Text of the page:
“If you get an overweight fine from the state after our scale showed your legal, we will immediately check our scale. If our scale is wrong, we will reimburse you for the fine. If our scale is correct, a representative of CAT Scale Company will appear in court with the driver as a witness”

Chris L.'s Comment
member avatar

If I had that scale ticket I would have slid my fifth wheel up and ran with it. I wouldn't bother to reweigh.

Page 1 of 2 Next Page Go To Page:

New Reply:

New! Check out our help videos for a better understanding of our forum features

Bold
Italic
Underline
Quote
Photo
Link
Smiley
Links On TruckingTruth


example: TruckingTruth Homepage



example: https://www.truckingtruth.com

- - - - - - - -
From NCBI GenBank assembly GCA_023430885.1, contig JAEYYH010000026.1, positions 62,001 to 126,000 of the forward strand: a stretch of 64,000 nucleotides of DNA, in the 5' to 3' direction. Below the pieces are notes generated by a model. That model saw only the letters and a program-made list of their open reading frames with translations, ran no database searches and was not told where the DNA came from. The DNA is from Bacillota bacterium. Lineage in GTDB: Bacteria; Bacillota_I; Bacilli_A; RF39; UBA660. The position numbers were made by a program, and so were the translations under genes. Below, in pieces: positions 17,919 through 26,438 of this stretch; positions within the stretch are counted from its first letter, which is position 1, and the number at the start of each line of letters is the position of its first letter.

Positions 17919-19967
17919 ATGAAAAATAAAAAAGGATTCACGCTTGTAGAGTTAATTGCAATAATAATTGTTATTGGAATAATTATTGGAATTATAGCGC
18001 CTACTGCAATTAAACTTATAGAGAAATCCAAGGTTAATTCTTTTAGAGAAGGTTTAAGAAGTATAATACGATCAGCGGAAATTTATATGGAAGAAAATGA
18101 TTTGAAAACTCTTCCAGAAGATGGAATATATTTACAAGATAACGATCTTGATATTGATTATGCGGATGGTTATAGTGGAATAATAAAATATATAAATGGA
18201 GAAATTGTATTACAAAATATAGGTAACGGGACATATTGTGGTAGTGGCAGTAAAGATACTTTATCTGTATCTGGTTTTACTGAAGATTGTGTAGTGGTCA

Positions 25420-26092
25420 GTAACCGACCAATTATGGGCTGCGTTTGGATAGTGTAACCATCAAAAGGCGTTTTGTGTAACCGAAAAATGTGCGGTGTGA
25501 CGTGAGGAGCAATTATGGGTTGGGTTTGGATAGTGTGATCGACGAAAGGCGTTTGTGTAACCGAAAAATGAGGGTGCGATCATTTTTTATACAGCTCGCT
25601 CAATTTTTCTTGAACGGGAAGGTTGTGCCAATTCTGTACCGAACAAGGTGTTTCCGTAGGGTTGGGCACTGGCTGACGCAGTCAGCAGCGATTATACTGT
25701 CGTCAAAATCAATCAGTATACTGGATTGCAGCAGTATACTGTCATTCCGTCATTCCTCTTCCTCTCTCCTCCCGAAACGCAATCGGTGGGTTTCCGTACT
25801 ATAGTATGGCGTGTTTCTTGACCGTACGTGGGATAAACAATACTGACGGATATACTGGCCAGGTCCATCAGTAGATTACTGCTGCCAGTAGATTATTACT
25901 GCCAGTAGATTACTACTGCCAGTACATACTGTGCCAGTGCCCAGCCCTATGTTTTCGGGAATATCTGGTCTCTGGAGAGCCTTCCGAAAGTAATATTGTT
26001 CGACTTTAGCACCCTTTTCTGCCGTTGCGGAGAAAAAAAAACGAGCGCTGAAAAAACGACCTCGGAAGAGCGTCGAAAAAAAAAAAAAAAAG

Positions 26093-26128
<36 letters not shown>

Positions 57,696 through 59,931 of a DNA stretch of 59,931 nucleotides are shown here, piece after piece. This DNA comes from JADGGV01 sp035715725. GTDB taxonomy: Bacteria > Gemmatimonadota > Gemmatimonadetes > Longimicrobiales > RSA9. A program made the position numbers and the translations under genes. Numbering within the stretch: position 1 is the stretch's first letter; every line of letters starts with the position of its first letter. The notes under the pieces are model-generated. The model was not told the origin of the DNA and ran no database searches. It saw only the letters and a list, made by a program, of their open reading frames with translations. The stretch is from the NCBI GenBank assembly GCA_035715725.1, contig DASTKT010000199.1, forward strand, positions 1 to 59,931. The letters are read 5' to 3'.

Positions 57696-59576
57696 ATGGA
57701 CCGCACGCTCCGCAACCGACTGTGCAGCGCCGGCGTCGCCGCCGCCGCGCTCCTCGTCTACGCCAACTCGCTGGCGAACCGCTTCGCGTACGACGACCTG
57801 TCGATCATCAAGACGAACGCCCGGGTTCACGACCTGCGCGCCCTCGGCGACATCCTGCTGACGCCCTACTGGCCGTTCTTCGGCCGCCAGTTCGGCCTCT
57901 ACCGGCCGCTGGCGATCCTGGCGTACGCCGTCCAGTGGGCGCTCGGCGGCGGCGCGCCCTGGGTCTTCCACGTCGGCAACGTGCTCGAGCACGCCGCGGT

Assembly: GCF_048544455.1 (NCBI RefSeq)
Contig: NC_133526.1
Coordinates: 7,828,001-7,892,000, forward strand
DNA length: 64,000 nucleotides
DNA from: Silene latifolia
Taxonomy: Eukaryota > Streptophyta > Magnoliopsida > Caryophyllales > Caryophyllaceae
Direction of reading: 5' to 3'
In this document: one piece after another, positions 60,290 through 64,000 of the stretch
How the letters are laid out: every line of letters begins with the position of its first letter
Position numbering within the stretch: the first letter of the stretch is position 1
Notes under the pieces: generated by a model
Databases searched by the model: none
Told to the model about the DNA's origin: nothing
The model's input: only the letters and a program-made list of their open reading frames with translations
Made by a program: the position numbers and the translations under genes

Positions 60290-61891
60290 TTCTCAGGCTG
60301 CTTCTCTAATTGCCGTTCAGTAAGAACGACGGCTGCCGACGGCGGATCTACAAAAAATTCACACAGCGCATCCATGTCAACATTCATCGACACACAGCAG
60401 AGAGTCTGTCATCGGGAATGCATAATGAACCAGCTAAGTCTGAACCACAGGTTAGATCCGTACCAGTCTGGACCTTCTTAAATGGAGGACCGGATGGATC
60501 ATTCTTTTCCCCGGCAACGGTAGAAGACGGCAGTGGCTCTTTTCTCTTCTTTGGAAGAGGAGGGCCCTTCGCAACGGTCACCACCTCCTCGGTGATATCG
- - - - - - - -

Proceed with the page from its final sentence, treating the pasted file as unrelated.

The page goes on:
Submit
Cancel
Upload New Photo
Please enter a caption of one sentence or less:

Click on any of the buttons below to insert a link to that section of TruckingTruth:

Getting Started In Trucking High Road Training Program Company-Sponsored Training Programs Apply For Company-Sponsored Training Truck Driver's Career Guide Choosing A School Choosing A Company Truck Driving Schools Truck Driving Jobs Apply For Truck Driving Jobs DOT Physical Drug Testing Items To Pack Pre-Hire Letters CDL Practice Tests Trucking Company Reviews Brett's Book Leasing A Truck Pre-Trip Inspection Learn The Logbook Rules Sleep Apnea
Done
Done

0 characters so far - 5,500 maximum allowed.
Submit Preview

Preview:

Submit
Cancel

This topic has the following tags:

Swift Transport Advice For New Truck Drivers Bridge Heights Driver Responsibilities First Solo Months On The Road Trip Planning
Click on any of the buttons above to view topics with that tag, or you can view a list of all forum tags here.